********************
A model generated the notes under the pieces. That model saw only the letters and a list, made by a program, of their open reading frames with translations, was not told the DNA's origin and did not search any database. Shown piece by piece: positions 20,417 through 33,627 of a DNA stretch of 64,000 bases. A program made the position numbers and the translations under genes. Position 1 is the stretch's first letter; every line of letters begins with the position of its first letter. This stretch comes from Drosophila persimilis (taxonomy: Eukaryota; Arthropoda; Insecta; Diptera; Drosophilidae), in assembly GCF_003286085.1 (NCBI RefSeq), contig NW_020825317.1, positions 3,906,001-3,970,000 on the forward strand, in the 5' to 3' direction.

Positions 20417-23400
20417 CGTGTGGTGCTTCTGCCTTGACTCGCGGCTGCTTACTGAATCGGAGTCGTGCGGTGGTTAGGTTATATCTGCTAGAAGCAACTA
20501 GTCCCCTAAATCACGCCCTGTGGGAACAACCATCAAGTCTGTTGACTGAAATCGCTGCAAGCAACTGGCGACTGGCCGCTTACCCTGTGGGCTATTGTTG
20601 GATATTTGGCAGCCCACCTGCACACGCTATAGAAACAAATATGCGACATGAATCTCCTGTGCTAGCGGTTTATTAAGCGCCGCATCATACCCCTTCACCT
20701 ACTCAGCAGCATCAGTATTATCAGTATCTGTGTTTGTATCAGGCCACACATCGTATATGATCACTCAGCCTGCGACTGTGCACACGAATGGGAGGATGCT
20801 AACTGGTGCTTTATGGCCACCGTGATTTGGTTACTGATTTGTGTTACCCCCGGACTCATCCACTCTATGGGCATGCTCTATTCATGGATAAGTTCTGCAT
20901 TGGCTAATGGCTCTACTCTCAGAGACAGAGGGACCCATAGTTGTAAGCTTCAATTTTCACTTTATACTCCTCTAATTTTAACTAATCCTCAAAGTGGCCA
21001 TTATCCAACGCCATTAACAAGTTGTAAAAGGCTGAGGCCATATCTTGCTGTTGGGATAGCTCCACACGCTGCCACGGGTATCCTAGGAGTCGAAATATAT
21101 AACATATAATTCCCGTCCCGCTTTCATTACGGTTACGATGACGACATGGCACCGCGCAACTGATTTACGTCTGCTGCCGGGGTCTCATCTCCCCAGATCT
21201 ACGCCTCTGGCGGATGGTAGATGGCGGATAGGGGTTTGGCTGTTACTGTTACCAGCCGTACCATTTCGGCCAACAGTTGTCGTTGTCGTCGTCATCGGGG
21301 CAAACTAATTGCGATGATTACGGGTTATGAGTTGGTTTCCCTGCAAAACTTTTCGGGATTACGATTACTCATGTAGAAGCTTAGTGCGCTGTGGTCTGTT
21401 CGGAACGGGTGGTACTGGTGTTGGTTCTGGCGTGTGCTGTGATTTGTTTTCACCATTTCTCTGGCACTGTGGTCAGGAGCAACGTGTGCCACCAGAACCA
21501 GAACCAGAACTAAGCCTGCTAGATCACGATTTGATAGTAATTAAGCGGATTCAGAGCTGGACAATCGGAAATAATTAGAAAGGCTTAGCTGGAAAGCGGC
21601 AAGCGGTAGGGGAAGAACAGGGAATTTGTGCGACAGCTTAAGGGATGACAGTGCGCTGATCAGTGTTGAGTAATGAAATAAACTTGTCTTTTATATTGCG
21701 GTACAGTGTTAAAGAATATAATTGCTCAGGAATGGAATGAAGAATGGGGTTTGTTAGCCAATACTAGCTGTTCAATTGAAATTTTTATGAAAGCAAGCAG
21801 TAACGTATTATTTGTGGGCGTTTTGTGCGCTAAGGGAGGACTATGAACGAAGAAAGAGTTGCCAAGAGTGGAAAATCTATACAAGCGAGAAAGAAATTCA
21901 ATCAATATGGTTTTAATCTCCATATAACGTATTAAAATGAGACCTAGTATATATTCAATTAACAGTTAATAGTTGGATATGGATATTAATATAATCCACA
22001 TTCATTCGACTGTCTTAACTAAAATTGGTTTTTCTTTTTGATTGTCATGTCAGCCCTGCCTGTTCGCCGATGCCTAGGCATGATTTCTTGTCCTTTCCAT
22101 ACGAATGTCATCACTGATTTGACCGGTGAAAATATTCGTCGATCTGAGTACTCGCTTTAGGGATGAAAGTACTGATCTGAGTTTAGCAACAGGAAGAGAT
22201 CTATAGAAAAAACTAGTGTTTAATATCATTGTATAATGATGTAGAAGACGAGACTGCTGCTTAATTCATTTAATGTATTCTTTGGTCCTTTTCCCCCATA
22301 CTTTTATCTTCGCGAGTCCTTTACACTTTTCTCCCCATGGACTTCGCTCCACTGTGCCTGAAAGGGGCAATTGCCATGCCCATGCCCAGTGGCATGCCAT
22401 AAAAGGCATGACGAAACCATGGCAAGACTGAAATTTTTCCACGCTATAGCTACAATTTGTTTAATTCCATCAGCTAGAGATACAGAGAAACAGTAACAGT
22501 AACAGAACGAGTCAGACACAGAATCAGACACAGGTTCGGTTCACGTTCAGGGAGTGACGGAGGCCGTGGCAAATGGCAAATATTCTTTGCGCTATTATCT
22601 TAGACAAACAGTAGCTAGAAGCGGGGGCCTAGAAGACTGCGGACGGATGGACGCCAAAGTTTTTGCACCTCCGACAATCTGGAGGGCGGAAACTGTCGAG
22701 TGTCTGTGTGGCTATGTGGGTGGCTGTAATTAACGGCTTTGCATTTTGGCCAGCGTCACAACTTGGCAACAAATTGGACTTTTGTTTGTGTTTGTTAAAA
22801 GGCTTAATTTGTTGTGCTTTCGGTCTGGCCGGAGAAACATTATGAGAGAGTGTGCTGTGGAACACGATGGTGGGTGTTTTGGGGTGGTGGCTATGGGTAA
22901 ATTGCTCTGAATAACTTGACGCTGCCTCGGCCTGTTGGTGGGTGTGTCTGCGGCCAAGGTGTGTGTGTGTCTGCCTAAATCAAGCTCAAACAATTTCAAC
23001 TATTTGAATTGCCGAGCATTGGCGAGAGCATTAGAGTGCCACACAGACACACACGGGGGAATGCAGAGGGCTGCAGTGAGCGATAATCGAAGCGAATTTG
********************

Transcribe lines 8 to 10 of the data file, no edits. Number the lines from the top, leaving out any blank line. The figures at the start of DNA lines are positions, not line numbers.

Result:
20901 TGGCTAATGGCTCTACTCTCAGAGACAGAGGGACCCATAGTTGTAAGCTTCAATTTTCACTTTATACTCCTCTAATTTTAACTAATCCTCAAAGTGGCCA
21001 TTATCCAACGCCATTAACAAGTTGTAAAAGGCTGAGGCCATATCTTGCTGTTGGGATAGCTCCACACGCTGCCACGGGTATCCTAGGAGTCGAAATATAT
21101 AACATATAATTCCCGTCCCGCTTTCATTACGGTTACGATGACGACATGGCACCGCGCAACTGATTTACGTCTGCTGCCGGGGTCTCATCTCCCCAGATCT